Those who operate rural businesses often have the intention of keeping it within the family. In most situations it is sensible that the enterprise starts to move to different members of the family before the passing of the matriarch or patriarch. A ‘double shuffle’ is a means to achieve this without bringing the trading assets of these businesses to account for tax purposes.

A ‘double shuffle’ is a colloquial term used to refer to specific rollover relief for trading stock and depreciable items that are disposed of when a partner leaves or enters a partnership. It is often used to transition income producing assets such as trading stock and machinery from an established partnership (mum and dad) to immediate family members. Handled correctly, these transactions are achieved without tax or stamp duty.

It has relevance where the existing partnership comprises family members or entities controlled by them. Such a restructure strongly appeals to rural families as they could find it beneficial to have their children or relatives become owners of parts of the agricultural business over time. This lets these children learn the ropes whilst having some skin in the game. Although it is a tax concept, the double shuffle is really about empowering and training family members to take over the business (at least in part), and to do so over a period of time. The assets can be gradually transitioned from the parents to their children and as confidence grows in their ability, so can the amount of assets transitioned.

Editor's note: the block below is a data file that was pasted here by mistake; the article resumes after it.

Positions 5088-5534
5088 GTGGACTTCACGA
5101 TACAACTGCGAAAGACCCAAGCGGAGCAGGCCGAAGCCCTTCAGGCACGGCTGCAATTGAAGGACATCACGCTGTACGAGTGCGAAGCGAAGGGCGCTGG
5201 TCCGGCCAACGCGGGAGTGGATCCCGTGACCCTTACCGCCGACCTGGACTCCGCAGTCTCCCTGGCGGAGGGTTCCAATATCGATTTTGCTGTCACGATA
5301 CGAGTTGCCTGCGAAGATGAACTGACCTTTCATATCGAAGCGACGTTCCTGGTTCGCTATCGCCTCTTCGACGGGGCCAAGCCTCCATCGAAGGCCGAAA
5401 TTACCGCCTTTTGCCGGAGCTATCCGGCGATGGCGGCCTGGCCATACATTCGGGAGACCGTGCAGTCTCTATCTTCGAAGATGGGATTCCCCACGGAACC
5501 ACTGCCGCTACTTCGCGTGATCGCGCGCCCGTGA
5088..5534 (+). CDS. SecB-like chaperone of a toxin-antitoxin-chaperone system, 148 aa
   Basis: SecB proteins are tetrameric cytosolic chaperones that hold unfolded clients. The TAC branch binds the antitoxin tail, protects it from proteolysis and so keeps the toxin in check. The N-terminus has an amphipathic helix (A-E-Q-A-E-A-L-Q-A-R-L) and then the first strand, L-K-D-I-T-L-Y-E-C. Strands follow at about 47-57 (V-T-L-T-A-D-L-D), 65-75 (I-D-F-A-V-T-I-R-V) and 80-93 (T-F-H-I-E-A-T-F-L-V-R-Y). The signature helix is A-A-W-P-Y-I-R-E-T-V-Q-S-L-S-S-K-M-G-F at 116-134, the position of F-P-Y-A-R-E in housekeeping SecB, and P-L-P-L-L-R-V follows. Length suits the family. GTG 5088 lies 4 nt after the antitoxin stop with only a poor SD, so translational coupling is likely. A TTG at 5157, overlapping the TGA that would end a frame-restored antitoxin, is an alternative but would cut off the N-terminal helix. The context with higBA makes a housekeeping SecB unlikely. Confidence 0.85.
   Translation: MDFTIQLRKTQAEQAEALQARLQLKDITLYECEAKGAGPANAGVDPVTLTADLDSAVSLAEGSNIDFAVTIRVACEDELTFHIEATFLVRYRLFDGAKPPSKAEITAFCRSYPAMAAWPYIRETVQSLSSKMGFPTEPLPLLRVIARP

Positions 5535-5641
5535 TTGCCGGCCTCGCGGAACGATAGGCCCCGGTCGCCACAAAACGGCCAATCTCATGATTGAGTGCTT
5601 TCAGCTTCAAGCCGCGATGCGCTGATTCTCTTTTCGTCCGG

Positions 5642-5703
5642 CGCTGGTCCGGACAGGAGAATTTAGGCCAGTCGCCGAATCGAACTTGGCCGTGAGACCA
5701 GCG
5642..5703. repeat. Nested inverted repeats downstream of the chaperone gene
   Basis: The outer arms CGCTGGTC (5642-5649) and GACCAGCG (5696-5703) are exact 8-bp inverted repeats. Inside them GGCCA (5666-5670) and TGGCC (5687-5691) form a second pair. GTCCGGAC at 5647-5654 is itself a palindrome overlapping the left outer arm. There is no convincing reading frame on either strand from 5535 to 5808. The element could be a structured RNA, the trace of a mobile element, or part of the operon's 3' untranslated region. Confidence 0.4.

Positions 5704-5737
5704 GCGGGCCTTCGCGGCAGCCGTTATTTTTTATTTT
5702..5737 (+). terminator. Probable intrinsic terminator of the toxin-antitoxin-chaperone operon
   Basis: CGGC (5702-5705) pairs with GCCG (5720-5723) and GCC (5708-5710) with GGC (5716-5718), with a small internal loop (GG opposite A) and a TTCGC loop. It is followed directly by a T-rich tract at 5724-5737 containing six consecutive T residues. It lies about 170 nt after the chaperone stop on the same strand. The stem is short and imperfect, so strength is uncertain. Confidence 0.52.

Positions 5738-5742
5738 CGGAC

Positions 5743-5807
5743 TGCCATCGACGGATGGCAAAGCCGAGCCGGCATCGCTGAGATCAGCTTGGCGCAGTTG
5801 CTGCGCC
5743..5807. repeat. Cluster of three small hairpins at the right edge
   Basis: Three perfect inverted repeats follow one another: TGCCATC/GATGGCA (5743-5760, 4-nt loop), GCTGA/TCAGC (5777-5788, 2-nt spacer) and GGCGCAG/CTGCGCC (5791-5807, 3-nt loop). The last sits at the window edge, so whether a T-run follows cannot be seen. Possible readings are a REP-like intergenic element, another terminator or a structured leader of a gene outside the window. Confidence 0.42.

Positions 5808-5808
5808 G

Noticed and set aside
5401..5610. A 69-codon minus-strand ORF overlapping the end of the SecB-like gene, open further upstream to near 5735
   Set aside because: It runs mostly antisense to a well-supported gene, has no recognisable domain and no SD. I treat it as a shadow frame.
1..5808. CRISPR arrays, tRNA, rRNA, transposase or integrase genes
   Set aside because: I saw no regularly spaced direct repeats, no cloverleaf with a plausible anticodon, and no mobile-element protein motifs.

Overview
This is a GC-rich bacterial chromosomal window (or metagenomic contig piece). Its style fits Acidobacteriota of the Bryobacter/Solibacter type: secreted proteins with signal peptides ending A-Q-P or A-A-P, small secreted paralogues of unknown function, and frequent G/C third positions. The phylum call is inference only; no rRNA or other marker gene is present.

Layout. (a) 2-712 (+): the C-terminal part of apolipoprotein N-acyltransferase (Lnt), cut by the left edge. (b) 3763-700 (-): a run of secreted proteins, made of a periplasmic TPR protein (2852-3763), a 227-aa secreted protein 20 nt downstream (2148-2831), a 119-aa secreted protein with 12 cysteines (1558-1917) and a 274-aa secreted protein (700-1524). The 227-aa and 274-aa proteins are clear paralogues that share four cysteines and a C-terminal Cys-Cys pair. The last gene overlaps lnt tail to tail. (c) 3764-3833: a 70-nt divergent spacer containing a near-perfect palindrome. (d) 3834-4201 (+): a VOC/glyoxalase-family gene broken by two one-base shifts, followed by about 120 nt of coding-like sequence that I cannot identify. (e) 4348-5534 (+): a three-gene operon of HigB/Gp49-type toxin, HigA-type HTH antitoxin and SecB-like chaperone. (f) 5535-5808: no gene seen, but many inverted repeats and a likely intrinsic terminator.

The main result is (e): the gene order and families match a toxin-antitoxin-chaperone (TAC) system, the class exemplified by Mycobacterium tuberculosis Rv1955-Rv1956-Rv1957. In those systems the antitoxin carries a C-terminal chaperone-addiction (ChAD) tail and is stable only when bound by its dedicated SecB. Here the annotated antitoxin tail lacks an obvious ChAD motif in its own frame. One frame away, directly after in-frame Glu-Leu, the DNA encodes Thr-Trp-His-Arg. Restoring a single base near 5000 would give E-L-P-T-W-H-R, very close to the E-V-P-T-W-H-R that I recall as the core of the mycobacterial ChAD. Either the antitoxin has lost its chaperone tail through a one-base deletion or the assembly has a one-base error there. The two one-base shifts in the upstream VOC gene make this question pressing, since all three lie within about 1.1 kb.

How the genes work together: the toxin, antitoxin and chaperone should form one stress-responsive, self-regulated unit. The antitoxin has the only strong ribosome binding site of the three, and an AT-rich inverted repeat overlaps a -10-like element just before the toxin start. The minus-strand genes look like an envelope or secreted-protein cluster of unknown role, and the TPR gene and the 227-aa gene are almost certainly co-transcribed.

However, it should be noted that in some circumstances, transferring assets to other members of the family may not be desirable. If you are contemplating this type of restructure, or are just becoming aware of it, it is important to consider a restructure not just in tax terms but what could go wrong in the new set of circumstances with the changed partnership composition.

Sometimes those who are the beneficiaries of the assets may not be capable or willing to handle the assets being gifted to them.

Where a ‘double shuffle’ is contemplated, as part of a broader estate and succession plan, it should be implemented with the intention of building an environment where the beneficiary has the benefit of  assets available to them, but also ensuring that the assets cannot be taken from them. This means that transferring assets to family members, in their own right, may not be the best course of action. In this case, other succession strategies should be considered to ensure that family members can benefit from, but not control assets.


  • the ability to partially transfer assets such as trading stock and machinery to family members without tax or stamp duty
  • a means to give family members the benefit of assets as a way to transition them into the family business, and
  • a way that families can portion and divide up rural businesses gradually over time as a succession strategy.